When I  meet new people and get the standard question, “so, what do you do?” and tell them I am a therapist, I get a range of responses–people are either fascinated, scared that I’m suddenly diagnosing them (don’t worry, I’m not!), or totally confused.  Through countless conversations I’ve come to realize that many people don’t actually understand what counseling is and what it could offer them.

Counseling is a unique experience that most people don’t find in other relationships, for good reason.

Let’s take a moment to examine some myths about counseling…

  • counseling is for “crazy” people
  • it’s for people who are self-indulgent and need attention
  • a counselor tells you what you should or should do–it’s basically an advice session where you get schooled in how to live your life
  • it’s for weak people who can’t get it together on their own
  • counseling requires a long-term commitment where you’ll lay on a couch and be psycho-“analyzed”

The good news is these myths are false.  Counseling is much more than this.  It is hard to define because it can have different meanings to different people, but if I were forced to write out a definition, it’d be:

Counseling:  A safe experience that can help with any type of stress, discomfort, or problem through an interaction with a trained professional.  

I’ve emphasized the word interaction, because counseling is indeed a shared experience between a counselor and client where both people are working towards a common goal: to make you feel better.  There are over 300 counseling theories and techniques, but the research shows that a positive counseling relationship is the most predictive factor in a person feeling better as a result of counseling.

In the context of this positive counseling relationship where I will always see you through the lens of someone who is simply doing the best they can, counseling can be many different things:

What Counseling is:

  • Counseling schools you in emotions—the tough ones that most of us are conditioned not to talk about or truly feel.  We learn how to express these emotions, process them, and survive them.
  • Counseling can offer a different perspective on your behavior, relationships, communication patterns, and emotions.
  • Counseling can help you examine your fears so that you can quiet them in your life.
  • Counseling can help you get un-stuck so you can achieve your goals, whether they’re personal or professional.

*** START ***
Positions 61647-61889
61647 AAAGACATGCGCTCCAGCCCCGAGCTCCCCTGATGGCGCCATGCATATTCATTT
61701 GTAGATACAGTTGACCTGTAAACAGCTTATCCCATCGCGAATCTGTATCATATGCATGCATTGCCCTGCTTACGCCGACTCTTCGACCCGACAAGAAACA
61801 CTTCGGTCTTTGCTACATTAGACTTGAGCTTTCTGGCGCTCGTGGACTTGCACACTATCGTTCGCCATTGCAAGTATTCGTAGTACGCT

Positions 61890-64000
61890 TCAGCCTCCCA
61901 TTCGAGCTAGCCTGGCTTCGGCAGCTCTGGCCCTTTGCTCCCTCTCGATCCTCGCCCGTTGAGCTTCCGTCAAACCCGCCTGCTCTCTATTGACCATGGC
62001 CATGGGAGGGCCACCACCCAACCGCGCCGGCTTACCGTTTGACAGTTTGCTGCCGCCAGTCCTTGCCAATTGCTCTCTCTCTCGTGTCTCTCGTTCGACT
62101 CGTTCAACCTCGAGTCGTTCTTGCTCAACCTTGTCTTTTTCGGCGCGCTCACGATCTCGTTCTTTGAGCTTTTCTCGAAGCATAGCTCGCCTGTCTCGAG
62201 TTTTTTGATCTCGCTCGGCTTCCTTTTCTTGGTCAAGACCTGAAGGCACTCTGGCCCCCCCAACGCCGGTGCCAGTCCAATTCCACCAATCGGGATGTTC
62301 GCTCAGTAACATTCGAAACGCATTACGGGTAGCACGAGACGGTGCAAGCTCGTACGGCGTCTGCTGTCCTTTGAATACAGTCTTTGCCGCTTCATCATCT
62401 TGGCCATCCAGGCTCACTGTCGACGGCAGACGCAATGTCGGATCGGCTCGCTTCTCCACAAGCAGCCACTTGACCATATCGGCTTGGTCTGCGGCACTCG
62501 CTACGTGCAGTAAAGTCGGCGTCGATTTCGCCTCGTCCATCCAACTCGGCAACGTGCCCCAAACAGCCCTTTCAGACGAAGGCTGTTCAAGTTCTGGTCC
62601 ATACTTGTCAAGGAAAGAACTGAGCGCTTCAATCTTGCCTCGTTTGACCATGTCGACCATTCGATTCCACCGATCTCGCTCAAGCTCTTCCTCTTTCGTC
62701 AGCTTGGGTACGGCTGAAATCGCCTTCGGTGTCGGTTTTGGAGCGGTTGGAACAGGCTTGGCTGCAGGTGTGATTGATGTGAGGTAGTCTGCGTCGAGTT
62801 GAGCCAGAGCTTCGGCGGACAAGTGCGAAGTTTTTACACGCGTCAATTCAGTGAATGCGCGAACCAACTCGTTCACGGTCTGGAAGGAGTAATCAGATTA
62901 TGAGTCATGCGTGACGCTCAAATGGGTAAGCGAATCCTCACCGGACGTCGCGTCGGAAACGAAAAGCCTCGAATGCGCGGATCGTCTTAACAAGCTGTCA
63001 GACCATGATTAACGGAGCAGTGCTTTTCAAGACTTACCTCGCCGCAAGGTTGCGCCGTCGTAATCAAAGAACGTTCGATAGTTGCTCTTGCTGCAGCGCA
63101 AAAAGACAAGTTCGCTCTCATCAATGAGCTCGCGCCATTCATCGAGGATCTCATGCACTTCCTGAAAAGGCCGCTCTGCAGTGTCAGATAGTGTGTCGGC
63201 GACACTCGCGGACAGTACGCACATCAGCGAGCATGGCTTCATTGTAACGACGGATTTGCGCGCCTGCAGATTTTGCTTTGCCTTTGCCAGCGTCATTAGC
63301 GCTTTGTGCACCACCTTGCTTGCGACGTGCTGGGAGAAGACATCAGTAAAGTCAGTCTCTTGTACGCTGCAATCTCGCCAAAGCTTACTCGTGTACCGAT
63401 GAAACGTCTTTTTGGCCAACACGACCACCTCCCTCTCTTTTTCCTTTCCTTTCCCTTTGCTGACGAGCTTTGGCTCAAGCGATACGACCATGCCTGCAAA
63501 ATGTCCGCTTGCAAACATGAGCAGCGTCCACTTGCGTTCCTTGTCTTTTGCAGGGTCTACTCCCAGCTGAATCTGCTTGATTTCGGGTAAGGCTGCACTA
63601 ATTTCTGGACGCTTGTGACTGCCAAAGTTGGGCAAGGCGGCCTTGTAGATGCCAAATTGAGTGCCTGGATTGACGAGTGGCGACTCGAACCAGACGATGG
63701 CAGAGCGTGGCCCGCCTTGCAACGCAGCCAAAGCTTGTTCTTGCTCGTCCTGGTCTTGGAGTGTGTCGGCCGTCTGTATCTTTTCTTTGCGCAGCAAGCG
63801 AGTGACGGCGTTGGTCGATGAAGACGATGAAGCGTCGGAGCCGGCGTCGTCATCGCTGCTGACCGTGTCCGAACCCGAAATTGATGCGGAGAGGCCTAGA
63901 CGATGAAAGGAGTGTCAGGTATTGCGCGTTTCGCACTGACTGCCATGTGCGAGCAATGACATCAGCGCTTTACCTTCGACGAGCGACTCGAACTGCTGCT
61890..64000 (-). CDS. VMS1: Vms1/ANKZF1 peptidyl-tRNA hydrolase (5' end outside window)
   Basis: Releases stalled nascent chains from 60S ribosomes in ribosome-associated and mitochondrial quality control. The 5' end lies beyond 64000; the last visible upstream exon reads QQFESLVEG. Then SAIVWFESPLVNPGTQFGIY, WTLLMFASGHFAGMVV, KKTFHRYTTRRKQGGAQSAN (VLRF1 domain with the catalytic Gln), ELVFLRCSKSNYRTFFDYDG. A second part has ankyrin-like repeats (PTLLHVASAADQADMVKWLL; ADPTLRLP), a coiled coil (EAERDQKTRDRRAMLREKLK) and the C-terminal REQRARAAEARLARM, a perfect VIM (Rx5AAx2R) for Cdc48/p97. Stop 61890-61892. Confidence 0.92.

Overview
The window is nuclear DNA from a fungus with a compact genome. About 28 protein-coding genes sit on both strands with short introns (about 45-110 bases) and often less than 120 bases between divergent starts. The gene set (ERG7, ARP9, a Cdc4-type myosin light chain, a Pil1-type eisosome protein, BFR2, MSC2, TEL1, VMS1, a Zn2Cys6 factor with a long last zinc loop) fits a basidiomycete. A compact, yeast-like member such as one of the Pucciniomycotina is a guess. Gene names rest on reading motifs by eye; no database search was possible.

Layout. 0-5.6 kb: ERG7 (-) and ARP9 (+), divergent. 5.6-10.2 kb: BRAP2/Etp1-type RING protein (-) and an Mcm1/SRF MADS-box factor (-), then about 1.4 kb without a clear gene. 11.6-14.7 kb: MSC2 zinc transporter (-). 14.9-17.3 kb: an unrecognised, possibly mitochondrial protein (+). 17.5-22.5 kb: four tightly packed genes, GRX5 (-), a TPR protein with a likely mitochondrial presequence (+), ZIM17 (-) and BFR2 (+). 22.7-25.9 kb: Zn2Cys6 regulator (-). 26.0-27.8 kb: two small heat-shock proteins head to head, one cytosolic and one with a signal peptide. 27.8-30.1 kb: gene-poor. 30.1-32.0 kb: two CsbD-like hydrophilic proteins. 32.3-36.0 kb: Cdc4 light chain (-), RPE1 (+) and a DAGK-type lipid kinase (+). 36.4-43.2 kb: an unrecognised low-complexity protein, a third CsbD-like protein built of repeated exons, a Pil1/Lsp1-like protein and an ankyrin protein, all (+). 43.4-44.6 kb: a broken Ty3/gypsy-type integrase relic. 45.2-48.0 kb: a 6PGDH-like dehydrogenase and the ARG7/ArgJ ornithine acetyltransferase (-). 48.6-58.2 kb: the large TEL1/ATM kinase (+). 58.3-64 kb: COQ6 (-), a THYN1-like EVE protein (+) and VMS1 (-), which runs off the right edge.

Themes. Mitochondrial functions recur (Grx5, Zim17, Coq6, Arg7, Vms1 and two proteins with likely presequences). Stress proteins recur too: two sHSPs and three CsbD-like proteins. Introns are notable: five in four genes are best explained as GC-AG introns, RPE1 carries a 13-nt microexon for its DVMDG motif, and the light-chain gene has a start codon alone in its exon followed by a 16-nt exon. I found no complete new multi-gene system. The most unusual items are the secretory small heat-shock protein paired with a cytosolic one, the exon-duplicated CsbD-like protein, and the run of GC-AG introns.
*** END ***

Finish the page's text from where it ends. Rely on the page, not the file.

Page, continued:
• Counseling can teach you communication skills to handle conflict with less drama and pain, and can help you get clear on what sets you off to begin with.
  • Counseling can help you identify patterns in your thinking that aren’t working for you.
  • Counseling is a place to address pain and work through losses with support.
  • Counseling can help you get clear on your values, aspirations, and intentions.
  • All of this can add up to alleviating anxiety, depression, anger, discontent, overwhelm, relationship problems, perfectionism, lack of focus … the list goes on and on.

Shall we sum it up?

Counseling is a vehicle for living an empowered, authentic, and values-driven life.

What comes with all of this is a bit of work, of daring to try new things, and to being open to a little change.

If it isn’t clear already, I’ll clear it up now:  counseling is not an advice session.  If I told you what to do, I wouldn’t be doing my job.  I’d be failing you and taking away the strength and power I know is in each of us.  It is also not a long-term commitment (unless you want it to be).

So if you’re nervous about trying counseling, know these truths:

  1. Your counselor will view you in the highest regard with tons of awe and respect–we will hold space for you in a safe, comfortable, and judgement-free environment.  We know you are brave for starting counseling!
  2. Most counselors (myself included) offer free phone or in-person consultations before you get started so you can both make sure that you’re a good fit for each other.  If you don’t feel comfortable with the counselor after this, a good counselor will take time to give you appropriate referrals to other clinicians they trust that might be a better fit for you.
  3. If you start counseling and it’s not working for you, you can stop — no strings attached.
  4. Many counselors (myself included) will work with you on a treatment plan so that you’re both super clear on what your goals are, how to meet those goals, and when those goals will be met by.  This ensures that your precious time, money, trust, courage, and vulnerability don’t go to waste.

Ready to see if counseling is a good fit for you?  Contact me today.

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